Paul A. Volcker: America's Money Man

Harvard's 334th Commencement Speaker

"Fed Bashing" came into vogus, and the 6-ft., 8-in., cigar-smoking Fed chairman became a familiar figure on Capitol Hill, where he was frequently called to testify before irate Congressional committees.

Apparently convinced that the cure was more painful than the original ailment, Carter "pulled the rug out from under" his appointed inflation-buster, Feldstein says.

The president called for independent credit controls and urged a relaxation of the Fed's monetary grip; embattled on all sides, Volcker obliged, and inflation jumped to new heights.

Campaigning for the presidency in 1980, Reagan supported a return to Volcker's anti-inflationary policy. During the mid-term elections of 1982, when the side effects of the Fed's draconian measures were most pronounced, Reagan's motto was "Stay the Course."

Despite mounting pressure from business leaders, congressmen, and administration officials, Volcker stayed. Eventually, his course led to recovery.


"The Federal Reserve under Volcker gets an A or maybe an A-plus for having stood its ground during a time when the risk of not doing something far out-weighed the costs of recession," comments Allen Sinai, chief economist for Shearson Lehman Brothers, a New York based investment banking firm.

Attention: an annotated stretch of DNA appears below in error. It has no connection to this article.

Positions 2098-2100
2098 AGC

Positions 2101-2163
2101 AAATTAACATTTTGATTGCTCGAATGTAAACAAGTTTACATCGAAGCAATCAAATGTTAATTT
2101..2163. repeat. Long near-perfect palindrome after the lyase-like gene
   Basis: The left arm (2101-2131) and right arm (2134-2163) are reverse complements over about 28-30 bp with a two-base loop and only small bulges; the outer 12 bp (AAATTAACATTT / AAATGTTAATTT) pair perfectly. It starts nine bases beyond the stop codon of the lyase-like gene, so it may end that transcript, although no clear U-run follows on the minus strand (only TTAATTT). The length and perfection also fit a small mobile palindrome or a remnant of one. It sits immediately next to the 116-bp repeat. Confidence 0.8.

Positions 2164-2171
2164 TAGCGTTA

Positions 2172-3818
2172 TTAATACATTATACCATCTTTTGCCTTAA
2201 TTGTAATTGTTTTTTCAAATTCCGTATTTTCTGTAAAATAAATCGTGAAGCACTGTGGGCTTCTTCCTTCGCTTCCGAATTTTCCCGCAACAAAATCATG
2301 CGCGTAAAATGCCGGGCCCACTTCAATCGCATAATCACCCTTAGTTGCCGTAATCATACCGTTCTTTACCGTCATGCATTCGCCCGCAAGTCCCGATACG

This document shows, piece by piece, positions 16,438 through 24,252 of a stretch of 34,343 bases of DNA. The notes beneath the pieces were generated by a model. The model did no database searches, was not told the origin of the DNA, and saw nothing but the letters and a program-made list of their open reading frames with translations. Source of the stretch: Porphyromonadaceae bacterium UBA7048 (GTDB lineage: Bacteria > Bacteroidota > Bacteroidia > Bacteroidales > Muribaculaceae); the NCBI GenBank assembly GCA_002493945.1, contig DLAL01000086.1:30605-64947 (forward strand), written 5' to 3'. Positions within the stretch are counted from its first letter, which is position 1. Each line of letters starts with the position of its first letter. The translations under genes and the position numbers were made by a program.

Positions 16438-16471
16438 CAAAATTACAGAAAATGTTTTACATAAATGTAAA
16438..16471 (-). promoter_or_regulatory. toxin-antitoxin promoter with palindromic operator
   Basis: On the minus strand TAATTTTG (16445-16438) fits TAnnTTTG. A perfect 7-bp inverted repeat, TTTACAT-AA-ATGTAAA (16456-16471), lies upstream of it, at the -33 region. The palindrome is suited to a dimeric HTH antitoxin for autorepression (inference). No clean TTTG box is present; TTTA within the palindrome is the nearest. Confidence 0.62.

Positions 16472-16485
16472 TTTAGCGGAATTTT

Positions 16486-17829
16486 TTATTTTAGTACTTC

Volcker's relations with the president remain smooth. Reagan maps a general direction for the economy, giving Volcker, the technician, a relatively free hand to chart the course, close observers say.

"During my two years in Washington, Volcker visited the White House only three times," says Feldstein, who ate breakfast with Volcker every other week before he left the Administration.

Asked whether the president has a strong understanding of the economy, Volcker nearly sidesteps the issue.

"I'm not going to comment on somebody else in any way," Volcker says, chucking. "Obviously, he has very strong leadership talents and strong points of view."

Many of Volcker's former critics in the White House and the Congress have changed their tune, but the staunchest supply-siders have yet to forgive him for the trade-offs associated with his policies. In particular, Rep. Jack Kemp (R-N.Y.), a possible 1988 presidential contender, blames Volcker for curtailing expansion by keeping interest rates high.

And Volcker has yet to convert some of his public enemies, like the followers of leftist Lyndon LaRouche. Several weeks ago, while Volcker was addressing a gathering in Seattle, one of his detractors released a sack of live rats in the auditorium, temporarily disrupting his speech.

The protest was reportedly directed at his high interest rates and pressures on Third World debtor nations.

Amid the clash of national politics, Volcker comes across as something of an anomaly.

An outspoken exponent of his views, he guards his privacy and dodges the media's attention.